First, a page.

After re-reading my original Top Ten Graphic Novels, I was startled by how utterly wrong it was. Let’s just say I could’ve done a lot better, which is what I’m doing now, funnily enough. Prepare yourself for copious amount of Batman, so much that the next time you watch The Dark Knight, you’ll be sick in your mouth.
10. Deadpool Kills The Marvel Universe – Cullen Bunn (2014)
I like Deadpool. I like spectacularly bloody deaths. So, if you came up to me with this book and said “Here’s a medley of Deadpool killing superheroes/villains in spectacularly bloody ways”, I would kiss your face. Double points for the originality of the kills in question and stunning cover art, courtesy of Kaare Andrews.
9. Watchmen – Alan Moore (1986)
Watchmen? 9? Really? Yes. Responsible for the revolution in the perception of comics as a serious art form, Watchmen, with is textbook artwork and famed story, tackles politics and morals in a way that I could never have thought I could understand, because I am a massive idiot.
8. Arkham Asylum: A Serious House on Serious Earth – Grant Morrison (1989)
Soon after Watchmen established that comics can be adults, Arkham Asylum proved that they were really for adults. On the surface, the story doesn’t seem as if it could be so bed-wettingly terrifying, because it isn’t. That is brought in by Dave McKean’s beautiful and horrific harmony of experimental artwork accentuated by slight uses of photography that hasn’t even been notably attempted, let alone bettered.
7. V For Vendetta – Alan Moore (1989)
Inspiring the most “revolutionary” t-shirts since Che Guevara and a legion of douchebag twelve-year old’s Facebook profile pictures, V For Vendetta is super stylish tale of fascist oppression with more than enough substance to hold up to it’s sleek exterior.
6. World War Hulk – Greg Pak (2007)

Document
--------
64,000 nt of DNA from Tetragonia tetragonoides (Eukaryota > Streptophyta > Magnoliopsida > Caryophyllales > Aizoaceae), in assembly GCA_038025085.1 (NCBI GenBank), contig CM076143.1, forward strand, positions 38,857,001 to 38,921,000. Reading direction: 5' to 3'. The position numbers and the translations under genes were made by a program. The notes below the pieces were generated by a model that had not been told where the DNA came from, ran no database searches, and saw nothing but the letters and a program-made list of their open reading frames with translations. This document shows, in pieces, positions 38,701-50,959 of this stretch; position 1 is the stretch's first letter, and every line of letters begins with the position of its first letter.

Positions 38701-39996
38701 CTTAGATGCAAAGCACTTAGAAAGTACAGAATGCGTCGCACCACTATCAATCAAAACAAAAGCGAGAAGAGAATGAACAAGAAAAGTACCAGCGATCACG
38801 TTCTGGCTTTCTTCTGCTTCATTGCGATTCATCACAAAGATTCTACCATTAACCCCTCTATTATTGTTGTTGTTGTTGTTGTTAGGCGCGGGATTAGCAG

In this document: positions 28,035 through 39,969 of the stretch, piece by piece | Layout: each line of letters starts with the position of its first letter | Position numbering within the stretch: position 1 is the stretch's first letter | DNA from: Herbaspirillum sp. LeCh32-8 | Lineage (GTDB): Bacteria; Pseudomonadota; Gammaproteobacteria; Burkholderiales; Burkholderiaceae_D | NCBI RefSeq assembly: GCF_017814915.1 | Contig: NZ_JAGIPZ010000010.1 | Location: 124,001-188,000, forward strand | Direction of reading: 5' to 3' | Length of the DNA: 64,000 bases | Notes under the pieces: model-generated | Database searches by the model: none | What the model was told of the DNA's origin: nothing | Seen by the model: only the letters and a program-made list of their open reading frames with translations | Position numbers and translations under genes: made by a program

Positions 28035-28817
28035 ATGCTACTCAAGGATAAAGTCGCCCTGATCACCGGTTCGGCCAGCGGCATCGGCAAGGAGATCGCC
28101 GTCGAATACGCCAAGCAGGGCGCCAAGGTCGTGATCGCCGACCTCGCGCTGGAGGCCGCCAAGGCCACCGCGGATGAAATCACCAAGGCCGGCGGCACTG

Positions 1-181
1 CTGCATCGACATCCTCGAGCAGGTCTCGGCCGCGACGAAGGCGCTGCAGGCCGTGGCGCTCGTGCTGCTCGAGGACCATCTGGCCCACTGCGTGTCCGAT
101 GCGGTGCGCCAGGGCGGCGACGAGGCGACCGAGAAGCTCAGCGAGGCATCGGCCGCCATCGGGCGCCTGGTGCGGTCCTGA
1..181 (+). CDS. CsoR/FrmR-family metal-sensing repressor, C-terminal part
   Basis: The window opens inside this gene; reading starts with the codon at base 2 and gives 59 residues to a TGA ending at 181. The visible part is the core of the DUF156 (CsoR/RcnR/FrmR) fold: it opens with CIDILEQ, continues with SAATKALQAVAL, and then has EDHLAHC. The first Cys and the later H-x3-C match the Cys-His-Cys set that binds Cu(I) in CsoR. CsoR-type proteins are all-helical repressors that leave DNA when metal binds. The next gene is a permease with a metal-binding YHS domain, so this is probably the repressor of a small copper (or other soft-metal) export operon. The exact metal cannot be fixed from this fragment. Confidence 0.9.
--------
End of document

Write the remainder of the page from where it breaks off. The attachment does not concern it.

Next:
My first proper graphic novel, I’ll always have a soft spot for World War Hulk. Filled to the brim with characters from throughout the Marvel universe, WWH also includes some of my personal favourite panels put to page, with the blistering fights between Sentry and The Green Giant in question being particularly cool.
5. The Long Halloween – Jeph Loeb (1997)
Not simply a superhero escapade, The Long Halloween is actually a gripping crime story, littered with the characters you know and love. The whole book has quite dark and secretive atmosphere thanks to Tim Sale’s shadow vanished artwork, only adding to the story, with it’s twists and turns throughout.
4. Joker – Brian Azzarello (2008)
One of the most atmospheric graphic novel’s I’ve read, Joker is a gritty crime drama about the scum of Gotham City, told through the viewpoint of a rising gangster and his period with The Clown Prince of Crime. The red tinted visuals, courtesy of Lee Bermejo, really emphasise the dirty surroundings, celebrating the act of sin throughout.
3. Kick-Ass – Mark Millar (2010)
A new favourite of mine, taking World War Hulk’s place in my top three, Kick-Ass has the laughs, the violence and is all round a pretty perfect comic. The story is engaging and the artwork is bright, colourful and horrifyingly gory. I can’t help but be entertained whenever I read it.
2. Scott Pilgrim 1-6 – Bryan Lee O’Malley (2010)
I’ve finally made my mind up, sorry Scott. As I’ve said on multiple occasions, I adore the film adaptation as much as the graphic novels. The dialogue between characters is hilarious, coupled with an original story, fourth wall breaks, hyperactive action and references to video games and indie rock, well that’s just perfect.
Now for the comics that aren’t as good as Deadpool Kills the Marvel Universe, because Deadpool.
Mars Attacks Judge Dredd – Al Ewing (2014)
Batman: Death of the Family – Scott Snyder (2014)
Civil War – Mark Millar (2007)
Batman: The Dark Knight Returns – Frank Miller (1986)
Kick-Ass 2 – Mark Millar (2013)
Batman: Year One – Frank Miller (1987)
Hellboy in Hell: The Descent – Mike Mignola (2014)
1. Batman: The Killing Joke – Alan Moore (1988)
Wow. Just wow. Batman’s, or should I say Joker’s, best story yet. The plot is clear and coherent, as well as being nail-biting and gripping. Brian Bolland’s artwork is spot on, with bold, thin lines and bright colours. The deeper look into Joker’s backstory is surprisingly poignant and surreal imagery presented throughout is unforgettable.
Lots of hugs, kisses and lacerations